Government set to end Tower Hamlets intervention
TOWER HAMLETS Council is set to have full powers returned to it following a two-year intervention by the Government, Sajid Javid has announced.
The local government secretary said the London borough has made "steady progress" since a team of commissioners were sent in to oversee key functions.
The move followed an independent review by PricewaterhouseCoopers, which warned of a breakdown in democratic accountability and misuse of public funds.
Tower Hamlets' then-elected mayor Lutfur Rahman was subsequently removed from office by an Election Court after being found guilty of bribery, corruption and using taxpayer-funded grants to induce votes.
Grant powers were returned to the authority in January.
Javid said that, following reports from the commissioners, he is minded to now return full powers - although the borough will be closely monitored over the next 18 months.
"Two years ago, Tower Hamlets council had completely lost the trust of its residents. It was mired in corruption and financial mismanagement that only direct intervention could resolve," he said.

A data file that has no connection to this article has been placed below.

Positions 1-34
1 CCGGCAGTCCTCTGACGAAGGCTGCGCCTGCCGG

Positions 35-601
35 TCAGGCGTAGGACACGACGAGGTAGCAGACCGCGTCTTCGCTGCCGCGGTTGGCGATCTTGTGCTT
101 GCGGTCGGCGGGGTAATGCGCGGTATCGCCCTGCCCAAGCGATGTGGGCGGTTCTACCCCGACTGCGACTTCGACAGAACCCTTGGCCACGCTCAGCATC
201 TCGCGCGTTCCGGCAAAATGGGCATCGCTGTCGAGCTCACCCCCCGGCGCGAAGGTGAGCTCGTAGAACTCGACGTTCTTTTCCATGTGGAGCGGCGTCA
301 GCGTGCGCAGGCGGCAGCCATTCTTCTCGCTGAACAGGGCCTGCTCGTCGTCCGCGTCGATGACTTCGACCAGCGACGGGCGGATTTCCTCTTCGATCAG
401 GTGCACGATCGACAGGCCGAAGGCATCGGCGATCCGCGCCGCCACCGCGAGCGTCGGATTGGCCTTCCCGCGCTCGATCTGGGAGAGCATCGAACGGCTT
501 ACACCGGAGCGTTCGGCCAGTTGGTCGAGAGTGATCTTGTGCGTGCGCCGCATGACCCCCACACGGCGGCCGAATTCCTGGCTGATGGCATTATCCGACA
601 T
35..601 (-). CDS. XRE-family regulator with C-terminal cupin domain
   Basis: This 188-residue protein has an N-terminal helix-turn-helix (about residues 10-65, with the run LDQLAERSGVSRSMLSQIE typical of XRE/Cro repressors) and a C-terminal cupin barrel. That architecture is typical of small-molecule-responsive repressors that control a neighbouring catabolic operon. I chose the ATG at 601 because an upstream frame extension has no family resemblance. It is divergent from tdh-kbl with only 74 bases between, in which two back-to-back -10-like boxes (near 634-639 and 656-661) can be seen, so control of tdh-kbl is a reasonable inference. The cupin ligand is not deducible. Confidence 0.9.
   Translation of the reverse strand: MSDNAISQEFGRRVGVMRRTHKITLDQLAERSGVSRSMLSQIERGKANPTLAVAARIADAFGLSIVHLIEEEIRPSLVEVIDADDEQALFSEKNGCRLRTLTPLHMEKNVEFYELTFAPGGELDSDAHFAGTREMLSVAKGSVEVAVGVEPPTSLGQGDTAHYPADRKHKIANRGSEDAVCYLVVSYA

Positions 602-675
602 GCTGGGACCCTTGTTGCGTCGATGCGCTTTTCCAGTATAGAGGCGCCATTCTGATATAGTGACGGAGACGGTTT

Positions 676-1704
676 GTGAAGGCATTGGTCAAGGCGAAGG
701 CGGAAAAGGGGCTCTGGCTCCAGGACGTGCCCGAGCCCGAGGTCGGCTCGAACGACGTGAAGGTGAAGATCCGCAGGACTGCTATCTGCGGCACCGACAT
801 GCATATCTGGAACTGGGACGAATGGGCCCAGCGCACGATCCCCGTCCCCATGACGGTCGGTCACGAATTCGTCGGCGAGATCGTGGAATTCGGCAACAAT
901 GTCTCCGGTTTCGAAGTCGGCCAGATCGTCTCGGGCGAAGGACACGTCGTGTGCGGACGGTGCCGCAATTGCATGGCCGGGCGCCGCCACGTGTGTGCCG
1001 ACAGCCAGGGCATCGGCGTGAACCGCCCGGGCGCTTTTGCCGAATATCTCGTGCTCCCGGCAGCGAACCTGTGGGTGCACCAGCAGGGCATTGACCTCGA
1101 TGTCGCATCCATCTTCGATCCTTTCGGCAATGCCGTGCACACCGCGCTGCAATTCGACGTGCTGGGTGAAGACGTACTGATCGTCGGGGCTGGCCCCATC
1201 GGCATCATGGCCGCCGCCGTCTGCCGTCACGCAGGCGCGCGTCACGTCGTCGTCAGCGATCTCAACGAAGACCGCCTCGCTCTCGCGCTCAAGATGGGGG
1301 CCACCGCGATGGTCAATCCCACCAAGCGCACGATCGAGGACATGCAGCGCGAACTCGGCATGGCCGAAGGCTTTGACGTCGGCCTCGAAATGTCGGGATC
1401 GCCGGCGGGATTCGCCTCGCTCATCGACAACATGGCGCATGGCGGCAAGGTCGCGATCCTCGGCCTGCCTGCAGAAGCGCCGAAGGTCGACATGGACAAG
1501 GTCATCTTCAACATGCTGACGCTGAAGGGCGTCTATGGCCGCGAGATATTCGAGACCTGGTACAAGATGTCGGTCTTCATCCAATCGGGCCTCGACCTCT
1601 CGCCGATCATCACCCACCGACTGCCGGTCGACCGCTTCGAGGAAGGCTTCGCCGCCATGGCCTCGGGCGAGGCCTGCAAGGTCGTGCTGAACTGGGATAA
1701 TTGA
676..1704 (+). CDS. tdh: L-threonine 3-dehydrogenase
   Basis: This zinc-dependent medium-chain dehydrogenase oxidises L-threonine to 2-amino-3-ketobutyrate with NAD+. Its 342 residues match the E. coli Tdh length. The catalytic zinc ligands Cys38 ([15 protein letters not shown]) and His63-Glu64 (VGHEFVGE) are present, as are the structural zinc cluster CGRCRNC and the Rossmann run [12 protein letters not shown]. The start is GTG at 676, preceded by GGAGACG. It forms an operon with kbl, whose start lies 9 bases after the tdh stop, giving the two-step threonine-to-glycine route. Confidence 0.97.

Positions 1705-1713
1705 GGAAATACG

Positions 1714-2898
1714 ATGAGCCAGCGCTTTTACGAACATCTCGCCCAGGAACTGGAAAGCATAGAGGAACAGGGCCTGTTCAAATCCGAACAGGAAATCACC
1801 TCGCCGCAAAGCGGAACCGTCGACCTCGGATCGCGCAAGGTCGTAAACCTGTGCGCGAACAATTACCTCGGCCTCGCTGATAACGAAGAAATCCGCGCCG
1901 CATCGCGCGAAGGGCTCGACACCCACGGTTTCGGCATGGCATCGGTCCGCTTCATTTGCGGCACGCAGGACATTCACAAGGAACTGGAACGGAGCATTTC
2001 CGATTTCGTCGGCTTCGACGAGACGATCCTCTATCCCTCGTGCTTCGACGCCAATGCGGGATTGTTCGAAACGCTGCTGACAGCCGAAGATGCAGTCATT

"Now, thanks to Sir Ken Knight and his team of commissioners working closely with the new mayor, I am confident that Tower Hamlets council is on the right track to provide the services their residents deserve and rightly expect.
"I will want to hear from Tower Hamlets every three months on the progress they're making. This will help ensure that taxpayers' money is put to the best use, in an open and transparent way."
Sir Ken Knight said: "The commissioners have seen Tower Hamlets council make steady progress in all of the directions put in place by the secretary of state. While there is still work to be undertaken to complete the outstanding issues, we are satisfied that the council recognise what still needs to be done to complete them and are committed to continuous improvement throughout the council."
Tower Hamlets mayor John Biggs said: "Over the past 21 months, the council has undergone a complete transformation. Under the previous mayor, this was a council drowning in crisis, corruption and controversy. Since then we have bought in new leadership, opened up the decision making process and challenged historic wrongdoing and bad practice.
"Tower Hamlets is an amazing place to live, our residents deserve a top performing council and services to match - that is my ambition. There are still massive challenges from the past we are working to repair. With the commissioners gone, we will not let up on our progress and are setting up an improvement board to ensure we keep up the momentum and deliver the best possible services for local people."